Over the past twelve months, we’ve seen almost as many 12″s from Liverpool’s Deep Space Orchestra. Between their house and their disco lays some Detroit, and the quality’s constantly been on the rise. If they’re not yet making standout banging underground hits, they still manage to always catch our attention with nuggets such as this recent one :
Not leagues away from the almost ever satisfying Mark E, Deep Space Orchestra‘s just about to release their new EP, and it’s a blast. Containing three alternate mixes of their Hold Me Back song, the regular one, the oldschool acid one, and our fave, the cosmic boogie one, I just think they might soon catch many people’s attention as well :
If you fancy all this, you would be well advised to check their full soundcloud page for past and future transmissions.
The new Damu EP on Keysound looks like it’s gonna be one of the big 2011 records.
After some great tracks for Tom Lea‘s Local Action, the new prodigy is unleashing some of the warmest tunes, perfectly capturing the spirit of our times (riots included?) with a joyous mixture of house, garage, dubstep and wonky beats… His upcoming stuff for montreal’s HGLDT‘s Swing and Skip does wonders to the ears, the hips, the shoulders and the feets, but I think the best is yet to come with this Ridin’ EP.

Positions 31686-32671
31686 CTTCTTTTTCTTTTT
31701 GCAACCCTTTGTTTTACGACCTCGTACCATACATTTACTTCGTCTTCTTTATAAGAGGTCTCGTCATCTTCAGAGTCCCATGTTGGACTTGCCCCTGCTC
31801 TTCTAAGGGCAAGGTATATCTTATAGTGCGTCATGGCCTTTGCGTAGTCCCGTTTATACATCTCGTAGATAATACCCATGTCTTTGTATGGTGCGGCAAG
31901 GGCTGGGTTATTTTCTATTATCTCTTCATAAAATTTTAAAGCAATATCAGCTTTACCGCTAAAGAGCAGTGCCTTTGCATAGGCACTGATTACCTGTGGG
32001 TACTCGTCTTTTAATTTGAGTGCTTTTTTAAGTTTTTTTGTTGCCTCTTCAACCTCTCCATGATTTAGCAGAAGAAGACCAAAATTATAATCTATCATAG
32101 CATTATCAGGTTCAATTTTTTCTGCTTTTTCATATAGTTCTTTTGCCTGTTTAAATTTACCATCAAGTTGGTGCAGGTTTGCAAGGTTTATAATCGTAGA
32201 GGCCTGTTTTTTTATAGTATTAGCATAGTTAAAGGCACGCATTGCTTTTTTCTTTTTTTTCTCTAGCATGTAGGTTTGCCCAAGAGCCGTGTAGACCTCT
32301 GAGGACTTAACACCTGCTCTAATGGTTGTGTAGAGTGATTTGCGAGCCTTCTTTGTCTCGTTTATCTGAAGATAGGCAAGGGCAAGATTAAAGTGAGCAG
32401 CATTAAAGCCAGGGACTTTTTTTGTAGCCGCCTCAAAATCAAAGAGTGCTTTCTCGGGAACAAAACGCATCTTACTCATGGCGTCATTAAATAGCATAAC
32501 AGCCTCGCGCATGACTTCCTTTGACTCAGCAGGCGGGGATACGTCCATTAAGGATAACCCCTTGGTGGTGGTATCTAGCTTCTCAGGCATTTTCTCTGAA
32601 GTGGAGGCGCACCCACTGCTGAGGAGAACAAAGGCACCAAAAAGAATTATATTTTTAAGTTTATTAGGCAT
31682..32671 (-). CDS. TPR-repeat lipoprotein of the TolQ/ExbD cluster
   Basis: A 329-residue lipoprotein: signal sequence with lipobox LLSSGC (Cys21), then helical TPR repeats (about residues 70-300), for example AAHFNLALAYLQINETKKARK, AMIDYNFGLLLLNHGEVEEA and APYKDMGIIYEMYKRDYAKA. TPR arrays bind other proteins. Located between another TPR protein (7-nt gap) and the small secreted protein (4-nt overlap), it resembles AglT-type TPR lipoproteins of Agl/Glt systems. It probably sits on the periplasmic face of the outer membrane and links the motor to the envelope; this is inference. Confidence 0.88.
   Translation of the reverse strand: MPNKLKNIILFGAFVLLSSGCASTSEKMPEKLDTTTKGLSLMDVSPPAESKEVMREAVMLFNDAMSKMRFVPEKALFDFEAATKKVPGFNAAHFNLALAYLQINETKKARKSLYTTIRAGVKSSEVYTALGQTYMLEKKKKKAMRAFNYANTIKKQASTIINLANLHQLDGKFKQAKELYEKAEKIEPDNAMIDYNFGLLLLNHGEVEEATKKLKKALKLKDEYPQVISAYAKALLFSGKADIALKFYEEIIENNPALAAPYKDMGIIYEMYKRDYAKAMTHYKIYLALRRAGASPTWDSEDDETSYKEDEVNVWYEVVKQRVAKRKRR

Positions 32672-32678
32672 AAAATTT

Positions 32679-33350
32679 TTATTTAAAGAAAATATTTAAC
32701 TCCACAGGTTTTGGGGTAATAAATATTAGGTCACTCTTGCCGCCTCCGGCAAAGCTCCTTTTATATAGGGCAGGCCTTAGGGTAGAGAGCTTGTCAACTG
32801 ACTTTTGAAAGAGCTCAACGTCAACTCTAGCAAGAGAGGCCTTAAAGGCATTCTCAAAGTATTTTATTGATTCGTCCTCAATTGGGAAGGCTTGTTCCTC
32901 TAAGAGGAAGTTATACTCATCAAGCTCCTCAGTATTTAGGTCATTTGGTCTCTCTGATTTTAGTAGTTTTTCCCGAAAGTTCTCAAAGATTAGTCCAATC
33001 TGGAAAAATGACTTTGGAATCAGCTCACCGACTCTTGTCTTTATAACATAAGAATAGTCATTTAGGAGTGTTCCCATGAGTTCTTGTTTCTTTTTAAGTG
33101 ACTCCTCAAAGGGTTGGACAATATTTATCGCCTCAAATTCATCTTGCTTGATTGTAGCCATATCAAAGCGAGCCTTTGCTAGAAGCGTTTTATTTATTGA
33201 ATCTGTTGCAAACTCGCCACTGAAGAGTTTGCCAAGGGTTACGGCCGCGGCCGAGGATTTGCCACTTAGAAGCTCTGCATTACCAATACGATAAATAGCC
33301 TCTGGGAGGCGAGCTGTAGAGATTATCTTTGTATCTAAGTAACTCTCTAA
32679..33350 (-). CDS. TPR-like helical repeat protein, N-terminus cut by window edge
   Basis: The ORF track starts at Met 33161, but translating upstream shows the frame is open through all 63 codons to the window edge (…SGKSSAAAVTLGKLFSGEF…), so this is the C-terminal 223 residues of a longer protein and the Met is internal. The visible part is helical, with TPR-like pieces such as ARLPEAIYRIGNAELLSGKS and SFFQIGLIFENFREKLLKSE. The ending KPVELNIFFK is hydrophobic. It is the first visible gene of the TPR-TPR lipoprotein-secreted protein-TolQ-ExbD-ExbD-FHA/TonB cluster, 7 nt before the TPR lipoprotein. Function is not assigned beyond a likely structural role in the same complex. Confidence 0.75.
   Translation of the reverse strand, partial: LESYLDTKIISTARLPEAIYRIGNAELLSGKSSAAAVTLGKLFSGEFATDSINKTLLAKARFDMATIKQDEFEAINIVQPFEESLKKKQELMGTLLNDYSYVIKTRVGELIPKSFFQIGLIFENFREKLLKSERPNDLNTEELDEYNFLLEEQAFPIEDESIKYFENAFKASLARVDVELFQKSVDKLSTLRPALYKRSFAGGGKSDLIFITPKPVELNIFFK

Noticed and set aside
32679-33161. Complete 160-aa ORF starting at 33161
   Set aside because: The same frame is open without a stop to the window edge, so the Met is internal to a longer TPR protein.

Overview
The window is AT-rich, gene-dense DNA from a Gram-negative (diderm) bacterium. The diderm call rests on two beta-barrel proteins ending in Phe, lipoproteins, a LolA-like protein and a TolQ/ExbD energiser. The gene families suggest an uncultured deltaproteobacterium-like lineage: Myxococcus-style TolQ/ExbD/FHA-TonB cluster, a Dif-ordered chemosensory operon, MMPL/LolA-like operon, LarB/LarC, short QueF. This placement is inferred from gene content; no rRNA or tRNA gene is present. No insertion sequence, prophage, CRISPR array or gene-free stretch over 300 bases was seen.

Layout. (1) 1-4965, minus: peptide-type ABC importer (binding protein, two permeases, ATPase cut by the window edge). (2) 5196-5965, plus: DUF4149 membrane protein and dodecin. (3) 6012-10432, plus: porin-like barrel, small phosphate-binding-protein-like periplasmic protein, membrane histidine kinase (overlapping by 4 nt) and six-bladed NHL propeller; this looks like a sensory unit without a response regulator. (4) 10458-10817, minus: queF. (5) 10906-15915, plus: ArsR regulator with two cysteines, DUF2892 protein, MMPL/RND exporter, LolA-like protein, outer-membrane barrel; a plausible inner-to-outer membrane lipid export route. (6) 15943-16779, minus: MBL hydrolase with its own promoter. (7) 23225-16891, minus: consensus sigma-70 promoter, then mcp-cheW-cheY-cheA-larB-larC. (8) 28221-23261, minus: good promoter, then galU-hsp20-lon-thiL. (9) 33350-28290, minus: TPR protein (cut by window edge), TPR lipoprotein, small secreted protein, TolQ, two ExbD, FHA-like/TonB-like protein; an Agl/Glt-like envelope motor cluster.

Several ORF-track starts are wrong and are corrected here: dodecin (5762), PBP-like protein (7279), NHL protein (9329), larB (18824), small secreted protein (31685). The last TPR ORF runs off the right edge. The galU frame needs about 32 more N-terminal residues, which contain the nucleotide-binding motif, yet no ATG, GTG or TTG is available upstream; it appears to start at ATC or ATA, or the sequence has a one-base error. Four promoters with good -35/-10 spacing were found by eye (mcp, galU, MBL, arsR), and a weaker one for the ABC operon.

This is a preview of all four tracks. If I had to pick one, start at 4:04, with “Be free”!
UPDATE : apparently, his debut album also is set for release on Keysound later this year, and the little we’ve heard sounds fantastic!
The other day I read a spectacularly insightful interview with one of my all-time musical heroes, Rodney Bakerr. Mr Bakerr was one of the most original and forward-thinking Chicago house producers.
With his Rockin’ House label, he created underground acid house hits with an attention for musicality. He often did was is now prohibited : he added live guitars and other live instruments. The result sounded like nothing else at the time, but it was still some darn good dance music! He also contributed in a major way in the shaping of house music after publishing the very first Roland house music drum patterns, as early as 1987! An older cat then the youngsters who were building the house nation, Rodney came from a rock/punk background and offered different insights from the regular disco heads, which is probably why his music still sounds relevent to this day.
Here are a few highlights to enjoy while reading the Gridface linked interview.
Shouts to Jacob Arnold